We all know the date of Christmas, but who can tell straight away the date of Easter?
The reason is simple. Christmas is a solar festival, and we follow the solar calendar, with its 365 days per year. But Easter is a lunar festival, it is based on the full moon around the autumn equinox, and that just fries our brains trying to work it out.
Christmas is also the time when we celebrate a joyful event, we give each other presents and relax into summer.
Easter, well, that’s tougher. It centres on Good Friday, which is hardly a happy story: betrayal, show trials, torture and death for Jesus.
There is a reflection on life there. Our good times are more often planned, often months ahead. The party is organised, the food and grog ordered, the guests invited.
Tragedy is an unexpected guest. We don’t plan a day for death, pain, cancer or pandemics.
Good Friday and Easter are always unexpected, we can’t easily work out when they will occur. It’s the same for the difficult times in our lives, unexpected.
But Easter is not only the pain and death of Good Friday, it is the joy of Easter and new life. The best joy is highlighted by surprise – we enjoy because we know the cost, we have endured the pain and disappointment.
As we battle these dark weeks of uncertainty, we remember that Easter is the joy of resurrection, of change unexpected. Darkness passes, new life awaits. Jesus rose from death and lives.
But as a liturgical church, we pray through our liturgies to share the experience of these times. The notes for our Easter Vigil tell us:
The Easter Vigil marks the end of the emptiness of Holy Saturday, and leads into the celebration of Christ’s resurrection. The singing of the Exsultet, the ancient hymn of triumph and rejoicing, links this night of our Christian redemption to the Passover night of Israel’s redemption out of Egypt. Christian baptism is a participation in the death and resurrection of Christ, a dying to sin in order to be reborn in him, and the Easter Vigil was from early Christian times a preferred occasion for baptism. It is fittingly a time when those who are already Christians may repeat with renewed commitment the promises of their own baptism, and strengthen their sense of incorporation into the royal and priestly ministry of the whole people of God. The Easter Gospel is proclaimed with all the joy and splendour that the church can find.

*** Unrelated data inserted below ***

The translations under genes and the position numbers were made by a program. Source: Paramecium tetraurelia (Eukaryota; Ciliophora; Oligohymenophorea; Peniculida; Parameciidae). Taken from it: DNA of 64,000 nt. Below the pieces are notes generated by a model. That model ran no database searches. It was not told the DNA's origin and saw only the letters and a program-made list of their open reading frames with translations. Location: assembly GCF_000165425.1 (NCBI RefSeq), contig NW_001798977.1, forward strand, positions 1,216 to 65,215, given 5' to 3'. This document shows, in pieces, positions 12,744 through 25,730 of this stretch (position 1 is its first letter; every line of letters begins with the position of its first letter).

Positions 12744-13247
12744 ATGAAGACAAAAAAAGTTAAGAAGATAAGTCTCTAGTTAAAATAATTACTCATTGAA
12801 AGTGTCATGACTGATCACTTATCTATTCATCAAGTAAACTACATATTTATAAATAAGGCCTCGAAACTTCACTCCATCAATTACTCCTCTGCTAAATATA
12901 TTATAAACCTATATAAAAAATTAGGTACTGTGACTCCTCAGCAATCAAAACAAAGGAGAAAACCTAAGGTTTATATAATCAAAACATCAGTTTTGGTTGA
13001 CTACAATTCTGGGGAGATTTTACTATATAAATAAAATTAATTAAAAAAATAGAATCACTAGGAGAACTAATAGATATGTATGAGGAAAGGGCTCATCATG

All the resources of the church – music, flowers, bells, colours – are used to celebrate Christ’s resurrection. The ‘Alleluia’, which has been silent throughout Lent, returns.
This year we will not be able to have the masses of the day and communion. I invite you all to make what we call a spiritual communion, to reflect on our sins and failure, to ask for God’s forgiveness, then to ask for his presence from afar. One popular prayer for this is:
My Jesus, I believe that you are present in the most Blessed Sacrament. I love You above all things and I desire to receive You into my soul. Since I cannot now receive You sacramentally, come at least spiritually into my heart. I embrace You as if You were already there, and unite myself wholly to You. Never permit me to be separated from You. Amen.
I have started the habit of giving you a hymn for the week: I do miss our music here at St George’s. We are blessed with a choir, and we are blessed with a great inheritance of music, including the many wonderful chants. I shall miss this year particularly the wonderful planctus chant of the passion reading on Good Friday, with its falling notes at the end of each sentence, and the great chant of the exsultet at the Easter vigil. One of my favourite Easter hymns is “Thine Be the Glory.” Its magnificent tune was written by George Frederic Handel in 1747, it was intended for use in his Joshua oratorio; however, it was so popular that Handel reused for his Judas Maccabaeus. Ludwig Van Beethoven composed twelve variations on it for both piano and cello.
In 1884, Edmond Budry used Handel’s tune and wrote words for them, which he titled “A Toi la Gloire.” He was inspired to write it after the death of his first wife. The hymn was first translated from French into English by Richard B. Hoyle in 1923 Do enjoy it.
1 Thine be the glory, risen, conqu’ring Son:
endless is the vict’ry thou o’er death hast won;
angels in bright raiment rolled the stone away,
kept the folded grave-clothes where thy body lay.
Thine be the glory, risen, conqu’ring Son;
endless is the vict’ry thou o’er death hast won.
2 Lo! Jesus meets us, risen from the tomb;
lovingly he greets us, scatters fear and gloom;
let the church with gladness, hymns of triumph sing,
for her Lord now liveth, death hath lost its sting. [Refrain]
3 No more we doubt thee, glorious Prince of life;
life is naught without thee: aid us in our strife;
make us more than conqu’rors, thro’ thy deathless love:
bring us safe thro’ Jordan to thy home above. [Refrain]